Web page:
Lack of phosphorus in Universe reduces chances for extraterrestrial life
When exploring the cosmos for signs of life, astronomers usually look for the presence and concentration of chemical elements such as oxygen and carbon. But another essential element, at least for life on Earth, may hold the key to discovering systems within the Milky Way that have the right conditions for living organisms.
“Phosphorus is one of the six chemical elements on which biology depends. The other elements are carbon, hydrogen, nitrogen, oxygen, and sulfur. Without phosphorus, adenosine triphosphate (ATP), which is important in the metabolism of energy and substances in organisms, cannot occur,” explained Jane Greaves, an astronomer at Cardiff University in Wales, UK.
Phosphorus is a relatively rare element in the Universe and the rarest of the six necessities for the kind of life that surrounds us. Trace amounts of it are synthesized in thermonuclear reactions in the bowels of stars, but supernovae are the main source of phosphorus in the Universe. Phosphorus is thought to make up only 0.0007 percent of the mass of matter in the Universe.
But a new study by an international team of scientists suggests that some supernovae produce less phosphorus than others, and overall its content in the Universe maybe even less than expected, which means there are fewer places where it is sufficient for life to originate.
The researchers came to these conclusions after studying two nebulae, the Cassiopeia A and the Crab Nebula. Early results show that the Crab Nebula contains significantly less phosphorus than Cassiopeia A.
The difference in phosphorus content surprised scientists because computer models show that the two nebulae were formed from the same type of supernovae, and therefore should contain a similar amount of this element. Understanding the reason for this difference may help us understand how vital chemical elements are distributed in the Universe.
One suggestion is that this difference could mean that processes not yet known to science during supernova explosions lead to a more or less intense synthesis of some elements. It is also possible that the discrepancy is due to the age difference between the two nebulae.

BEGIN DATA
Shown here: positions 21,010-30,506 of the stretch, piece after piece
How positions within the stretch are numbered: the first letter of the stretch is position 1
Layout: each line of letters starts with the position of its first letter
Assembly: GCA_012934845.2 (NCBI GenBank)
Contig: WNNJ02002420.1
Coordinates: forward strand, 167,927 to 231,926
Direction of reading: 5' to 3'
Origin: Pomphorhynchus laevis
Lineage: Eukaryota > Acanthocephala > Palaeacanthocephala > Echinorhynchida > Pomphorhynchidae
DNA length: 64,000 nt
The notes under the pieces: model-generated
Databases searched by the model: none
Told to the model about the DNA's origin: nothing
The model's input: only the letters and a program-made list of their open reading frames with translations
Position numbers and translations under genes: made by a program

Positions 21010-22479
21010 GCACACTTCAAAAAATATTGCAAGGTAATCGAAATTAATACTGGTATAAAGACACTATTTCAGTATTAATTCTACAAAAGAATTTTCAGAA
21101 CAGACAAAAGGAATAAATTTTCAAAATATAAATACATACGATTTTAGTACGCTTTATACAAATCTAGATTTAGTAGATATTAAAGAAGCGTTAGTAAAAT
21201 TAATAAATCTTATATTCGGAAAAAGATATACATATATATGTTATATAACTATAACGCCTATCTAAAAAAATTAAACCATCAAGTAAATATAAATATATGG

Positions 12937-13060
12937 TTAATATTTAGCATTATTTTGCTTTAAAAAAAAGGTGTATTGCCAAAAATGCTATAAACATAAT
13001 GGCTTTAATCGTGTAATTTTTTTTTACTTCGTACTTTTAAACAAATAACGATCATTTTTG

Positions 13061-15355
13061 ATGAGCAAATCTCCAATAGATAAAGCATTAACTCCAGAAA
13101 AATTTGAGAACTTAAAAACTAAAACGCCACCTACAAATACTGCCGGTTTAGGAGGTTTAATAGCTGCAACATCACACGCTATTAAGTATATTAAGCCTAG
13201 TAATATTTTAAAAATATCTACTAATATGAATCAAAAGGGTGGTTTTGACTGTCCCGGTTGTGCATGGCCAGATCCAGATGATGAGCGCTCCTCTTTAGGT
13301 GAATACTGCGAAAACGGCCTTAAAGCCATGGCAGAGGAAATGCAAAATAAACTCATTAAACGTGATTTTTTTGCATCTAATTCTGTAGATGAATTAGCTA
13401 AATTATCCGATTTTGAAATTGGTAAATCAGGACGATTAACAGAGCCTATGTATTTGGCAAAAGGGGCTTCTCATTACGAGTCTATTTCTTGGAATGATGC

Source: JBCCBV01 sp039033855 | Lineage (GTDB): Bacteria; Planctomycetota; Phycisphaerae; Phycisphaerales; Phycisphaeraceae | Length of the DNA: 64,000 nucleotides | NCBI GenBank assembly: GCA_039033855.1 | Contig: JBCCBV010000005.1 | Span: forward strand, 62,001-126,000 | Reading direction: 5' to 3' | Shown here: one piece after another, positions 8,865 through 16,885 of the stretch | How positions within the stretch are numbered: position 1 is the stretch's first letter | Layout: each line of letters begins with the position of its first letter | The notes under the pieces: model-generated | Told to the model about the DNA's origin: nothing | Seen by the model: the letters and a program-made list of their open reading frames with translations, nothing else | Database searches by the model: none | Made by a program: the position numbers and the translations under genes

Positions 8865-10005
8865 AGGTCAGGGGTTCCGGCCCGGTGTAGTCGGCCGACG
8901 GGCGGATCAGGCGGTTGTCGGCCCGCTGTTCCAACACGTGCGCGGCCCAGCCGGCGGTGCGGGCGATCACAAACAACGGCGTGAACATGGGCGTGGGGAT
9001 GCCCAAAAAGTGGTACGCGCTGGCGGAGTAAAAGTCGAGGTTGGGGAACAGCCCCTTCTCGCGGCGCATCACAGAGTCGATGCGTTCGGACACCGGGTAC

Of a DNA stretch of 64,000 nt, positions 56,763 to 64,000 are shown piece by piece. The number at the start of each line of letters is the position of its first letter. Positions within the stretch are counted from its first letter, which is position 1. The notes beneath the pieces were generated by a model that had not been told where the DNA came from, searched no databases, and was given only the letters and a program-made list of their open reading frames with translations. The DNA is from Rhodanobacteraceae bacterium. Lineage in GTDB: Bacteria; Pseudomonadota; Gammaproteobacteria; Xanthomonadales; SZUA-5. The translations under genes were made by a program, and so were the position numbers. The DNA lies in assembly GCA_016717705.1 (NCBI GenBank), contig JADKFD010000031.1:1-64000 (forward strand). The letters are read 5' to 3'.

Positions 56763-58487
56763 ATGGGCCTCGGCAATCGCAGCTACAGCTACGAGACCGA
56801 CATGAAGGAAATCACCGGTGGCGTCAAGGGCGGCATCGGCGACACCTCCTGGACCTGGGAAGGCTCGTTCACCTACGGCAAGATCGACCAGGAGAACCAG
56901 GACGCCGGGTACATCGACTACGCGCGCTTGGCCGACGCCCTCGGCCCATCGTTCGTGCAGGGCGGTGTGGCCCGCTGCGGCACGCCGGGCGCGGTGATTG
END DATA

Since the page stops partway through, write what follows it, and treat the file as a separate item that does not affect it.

The light from the supernova explosion that produced the Crab Nebula reached Earth about a thousand years ago. Evidence of it has been preserved in Chinese chronicles compiled at least one thousand years ago. In turn, the light from the explosion of the star that produced the Cassiopeia Nebula reached Earth only 300 years ago. And we have no information about an earlier period of observation of it.
“It is possible that phosphorus and its compounds, which appeared in the Crab Nebula, could have changed over time from a gas phase to a solid one. At the very least, this could explain the difference in the gas spectra of the two nebulae,” the scientists say.
However, a simpler explanation is also possible: when the William Herschel telescope in Hawaii was pointed at the Crab Nebula, the sky was cloudy, and this could have distorted the measurements.
Conclusions about the different content of phosphorus in the remnants of supernovae have yet to be tested, say the authors of the paper. In this can help a new space telescope James Webb, the launch of which recently took place. The apparatus is designed to conduct observations in the infrared range and is ideal for measuring the level of phosphorus in the remnants of supernovae. Nevertheless, if the conclusions described above turn out to be true, it would mean that life in the Universe is even less likely than we thought.